Oct 12

Portastatic: “Autumn Got Dark”

Portastatic -- Autumn Was a Lark

Leaves in the dark.
Not unlike Santa Claus.

If you’re at all familiar with Superchunk, you’re aware that their brand of buzzing post-punk has an underlying sense of melody, not far removed from the Buzzcocks. So it wouldn’t come as a surprise that lead ‘chunker Mac McCaughan is a fan of power-pop; what might be more surprising is how much that power-pop comes to the fore in his side project, Portastatic.

But that’s why he started Portastatic to begin with, as an outlet for the songs that didn’t really fit Superchunk’s style. And it’s clear that means songs where the melody comes to the fore, rather than the crunching, headlong drive of Superchunk. For solid evidence of that fact, just take a listen to today’s awesome power-pop gem, “Autumn Got Dark,” from Portastatic’s 2003 mostly-covers EP, Autumn Was a Lark. It’s another gate-charger, as I like to think of them — songs that waste no time bursting out at full speed, like there’s some ultimate reward waiting for them at the finish. Sounding very much like an XTC song circa 1986 (think “Earn Enough for Us,” from their Skylarking album), blended with some Badfinger and Beatles, it’s a super-catchy song that simply won’t be denied, with a blazing guitar solo at the end. The lyrics tell a bit of a different story than the seemingly upbeat music, one of fleeting good times dashed:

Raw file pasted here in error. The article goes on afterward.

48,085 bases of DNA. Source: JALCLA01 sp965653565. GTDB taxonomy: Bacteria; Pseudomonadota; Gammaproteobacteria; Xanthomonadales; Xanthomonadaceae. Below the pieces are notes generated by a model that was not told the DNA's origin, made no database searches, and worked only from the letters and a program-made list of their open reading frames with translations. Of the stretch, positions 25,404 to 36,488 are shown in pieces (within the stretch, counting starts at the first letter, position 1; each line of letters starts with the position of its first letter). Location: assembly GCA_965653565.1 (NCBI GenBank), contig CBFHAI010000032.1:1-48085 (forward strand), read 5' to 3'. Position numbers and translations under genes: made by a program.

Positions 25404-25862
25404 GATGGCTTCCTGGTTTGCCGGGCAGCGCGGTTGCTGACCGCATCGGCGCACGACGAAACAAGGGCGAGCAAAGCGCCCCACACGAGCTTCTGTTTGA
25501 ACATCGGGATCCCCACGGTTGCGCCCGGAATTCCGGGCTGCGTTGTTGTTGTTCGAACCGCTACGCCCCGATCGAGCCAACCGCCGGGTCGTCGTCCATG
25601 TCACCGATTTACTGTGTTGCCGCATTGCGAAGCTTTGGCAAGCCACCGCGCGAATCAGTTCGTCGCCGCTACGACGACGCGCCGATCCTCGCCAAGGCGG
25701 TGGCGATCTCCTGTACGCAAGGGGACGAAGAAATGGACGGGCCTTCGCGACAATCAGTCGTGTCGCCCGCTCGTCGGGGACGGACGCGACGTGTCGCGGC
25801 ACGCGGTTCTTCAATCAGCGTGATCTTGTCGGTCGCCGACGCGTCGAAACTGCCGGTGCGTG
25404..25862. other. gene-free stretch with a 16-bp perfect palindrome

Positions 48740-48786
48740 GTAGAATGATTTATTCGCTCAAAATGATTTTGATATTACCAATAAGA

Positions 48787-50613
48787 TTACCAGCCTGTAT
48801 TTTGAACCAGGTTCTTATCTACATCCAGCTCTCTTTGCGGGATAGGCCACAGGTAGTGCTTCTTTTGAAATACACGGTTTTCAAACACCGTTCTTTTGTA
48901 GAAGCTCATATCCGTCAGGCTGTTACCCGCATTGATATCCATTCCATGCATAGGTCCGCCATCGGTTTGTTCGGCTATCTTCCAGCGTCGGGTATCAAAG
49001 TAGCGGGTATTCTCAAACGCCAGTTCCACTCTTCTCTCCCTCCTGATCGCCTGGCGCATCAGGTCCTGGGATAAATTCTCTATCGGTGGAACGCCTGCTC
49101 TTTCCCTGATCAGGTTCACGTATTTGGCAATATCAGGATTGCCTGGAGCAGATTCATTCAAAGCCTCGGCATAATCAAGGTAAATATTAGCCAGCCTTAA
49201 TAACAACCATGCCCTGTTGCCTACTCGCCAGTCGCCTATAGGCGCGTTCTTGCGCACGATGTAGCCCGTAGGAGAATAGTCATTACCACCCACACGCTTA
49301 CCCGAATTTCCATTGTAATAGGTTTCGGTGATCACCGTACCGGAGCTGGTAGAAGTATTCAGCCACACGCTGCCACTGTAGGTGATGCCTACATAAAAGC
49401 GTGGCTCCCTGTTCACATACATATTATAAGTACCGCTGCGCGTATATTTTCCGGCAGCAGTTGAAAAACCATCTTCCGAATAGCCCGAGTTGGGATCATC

So much for the summer of the shark
Autumn was a lark to you I know
A turning of the key, a breaking of the weekend of the slow

Thankfully for the indie rock world, McCaughan hasn’t given up recording great material despite not really making a big impact commercially; presumably, the great and hugely successful Merge Records — which he co-founded with Laura Ballance, Superchunk’s bassist, as a way to release Superchunk’s music — has been paying the bills quite nicely. And that’s a plus for all of us, because McCaughan is one of music’s hidden treasures in all his guises, just waiting to be discovered by inquiring musical minds.

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